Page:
Cybulski C, Kluźniak W, Huzarski T, Wokołorczyk D, Kashyap A, Rusak B, et al. The spectrum of mutations predisposing to familial breast cancer in Poland. Int J Cancer. 2019;145(12):3311–20. https://doi.org/10.1002/ijc.32492.
Szwiec M, Jakubowska A, Górski B, Huzarski T. Recurrent mutations of BRCA1 and BRCA2 in Poland: an update. Clin Genet. 2015;87(3):288–92. https://doi.org/10.1111/cge.12360.
Cybulski C, Wokołorczyk D, Huzarski T, Byrski T, Gronwald J, Górski B, et al. A deletion in CHEK2 of 5,395 bp predisposes to breast cancer in Poland. Breast Cancer Res Treat. 2007;102(1):119–22. https://doi.org/10.1007/s10549-006-9320-y.
Cybulski C, Kluźniak W, Huzarski T, Wokołorczyk D, Kashyap A, Jakubowska A, et al. Clinical outcomes in women with breast cancer and a PALB2 mutation: a prospective cohort analysis. Lancet Oncol. 2015;16(6):638–44. https://doi.org/10.1016/S1470-2045(15)70142-7.
Górski B, Cybulski C, Huzarski T, Byrski T, Gronwald J, Jakubowska A, et al. Breast cancer predisposing alleles in Poland. Breast Cancer Res Treat. 2005;92(1):19–24. https://doi.org/10.1007/s10549-005-1409-1.
Cybulski C, Carrot-Zhang J, Kluźniak W, Rivera B, Kashyap A, Wokołorczyk D, et al. Germline RECQL mutations are associated with breast cancer susceptibility. Nat Genet. 2015;47(6):643–6. https://doi.org/10.1038/ng.3284.
Rogoża-Janiszewska E, Malińska K, Cybulski C, Jakubowska A, Gronwald J, Huzarski T, et al. Prevalence of recurrent mutations predisposing to breast Cancer in early-onset breast Cancer patients from Poland. Cancers. 2020;12(8). https://doi.org/10.3390/cancers12082321.
Abeliovich D, Kaduri L, Lerer I, Weinberg N, Amir G, Sagi M, et al. The founder mutations 185delAG and 5382insC in BRCA1 and 6174delT in BRCA2 appear in 60% of ovarian cancer and 30% of early-onset breast cancer patients among Ashkenazi women. Am J Hum Genet. 1997;60(3):505–14.
Sokolenko AP, Rozanov ME, Mitiushkina NV, Sherina NY, Iyevleva AG, Chekmariova EV, et al. Founder mutations in early - onset, familial and bilateral breast cancer patients from Russia. Familial Cancer. 2007;6(3):281–6. https://doi.org/10.1007/s10689-007-9120-5.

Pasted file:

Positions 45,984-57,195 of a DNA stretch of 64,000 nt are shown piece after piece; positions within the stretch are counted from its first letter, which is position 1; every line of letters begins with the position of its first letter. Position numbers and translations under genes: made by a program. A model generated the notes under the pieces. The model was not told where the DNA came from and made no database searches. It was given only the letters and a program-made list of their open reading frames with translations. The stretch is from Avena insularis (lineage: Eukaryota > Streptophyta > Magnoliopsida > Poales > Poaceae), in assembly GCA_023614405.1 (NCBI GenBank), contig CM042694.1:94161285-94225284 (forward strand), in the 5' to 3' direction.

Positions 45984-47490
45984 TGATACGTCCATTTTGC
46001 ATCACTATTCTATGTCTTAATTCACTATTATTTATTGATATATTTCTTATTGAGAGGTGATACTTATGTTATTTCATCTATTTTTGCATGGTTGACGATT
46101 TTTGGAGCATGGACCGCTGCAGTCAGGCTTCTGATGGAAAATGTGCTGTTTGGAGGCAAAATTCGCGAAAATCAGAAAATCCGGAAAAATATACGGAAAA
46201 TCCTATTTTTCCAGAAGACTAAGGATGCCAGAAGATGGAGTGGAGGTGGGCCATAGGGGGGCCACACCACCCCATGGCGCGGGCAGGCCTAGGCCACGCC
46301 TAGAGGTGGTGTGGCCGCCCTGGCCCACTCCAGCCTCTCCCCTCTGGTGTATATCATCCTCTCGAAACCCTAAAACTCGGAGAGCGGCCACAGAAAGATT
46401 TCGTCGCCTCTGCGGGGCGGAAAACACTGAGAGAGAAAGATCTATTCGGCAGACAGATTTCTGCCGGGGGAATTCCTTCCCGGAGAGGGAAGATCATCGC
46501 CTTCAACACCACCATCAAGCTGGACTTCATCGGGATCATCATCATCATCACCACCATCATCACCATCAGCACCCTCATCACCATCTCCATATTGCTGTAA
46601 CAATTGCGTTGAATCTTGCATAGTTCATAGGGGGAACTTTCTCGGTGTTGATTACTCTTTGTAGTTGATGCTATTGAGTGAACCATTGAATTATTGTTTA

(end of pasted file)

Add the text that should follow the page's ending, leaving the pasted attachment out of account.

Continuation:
Kansara S, Pandey V, Lobie PE, Sethi G, Gang M, Pandey AK. Mechanistic involvement of long non-coding RNAs in Oncotherapeutics resistance in triple-negative breast Cancer. Cells. 2020;9(6). https://doi.org/10.3390/cells9061511.
Elsakov P, Kurtinaitis J, Petraitis S, Ostapenko V, Razumas M, Razumas T, et al. The contribution of founder mutations in BRCA1 to breast and ovarian cancer in Lithuania. Clin Genet. 2010;78(4):373–6. https://doi.org/10.1111/j.1399-0004.2010.01404.x.
Krajc M, Teugels E, Zgajnar J, Goelen G, Besic N, Novakovic S, et al. Five recurrent BRCA1/2 mutations are responsible for cancer predisposition in the majority of Slovenian breast cancer families. BMC Med Genet. 2008;9(1). https://doi.org/10.1186/1471-2350-9-83.
Van Der Looij M, Szabo C, Besznyak I, Liszka G, Csokay B, Pulay T, et al. Prevalence of founder BRCA1 and BRCA2 mutations among breast and ovarian cancer patients in Hungary. Int J Cancer. 2000;86(5):737–40. https://doi.org/10.1002/(sici)1097-0215(20000601)86:5<737::aid-ijc21>3.0.co;2-1.
Machackova E, Foretova L, Lukesova M, Vasickova P, Navratilova M, Coene I, et al. Spectrum and characterisation of BRCA1 and BRCA2 deleterious mutations in high - risk Czech patients with breast and/or ovarian cancer. BMC Cancer. 2008;8(1). https://doi.org/10.1186/1471-2407-8-140.
Meindl A. Comprehensive analysis of 989 patients with breast or ovarian cancer provides BRCA1 and BRCA2 mutation profiles and frequencies for the German population. Int J Cancer. 2002;97(4):472–80. https://doi.org/10.1002/ijc.1626.
Konecny M, Milly M, Zavodna K, Weismanova E, Gregorova J, Mlkva I, Ilencikova D, Kausitz J, Bartosova Z Comprehensive genetic characterization of hereditary breast/ovarian cancer families from Slovakia. Breast Cancer Res Treat 2011; 126, 1, 119, 130 doi:https://doi.org/10.1007/s10549-010-1325-x. Epub 2011 Jan 4.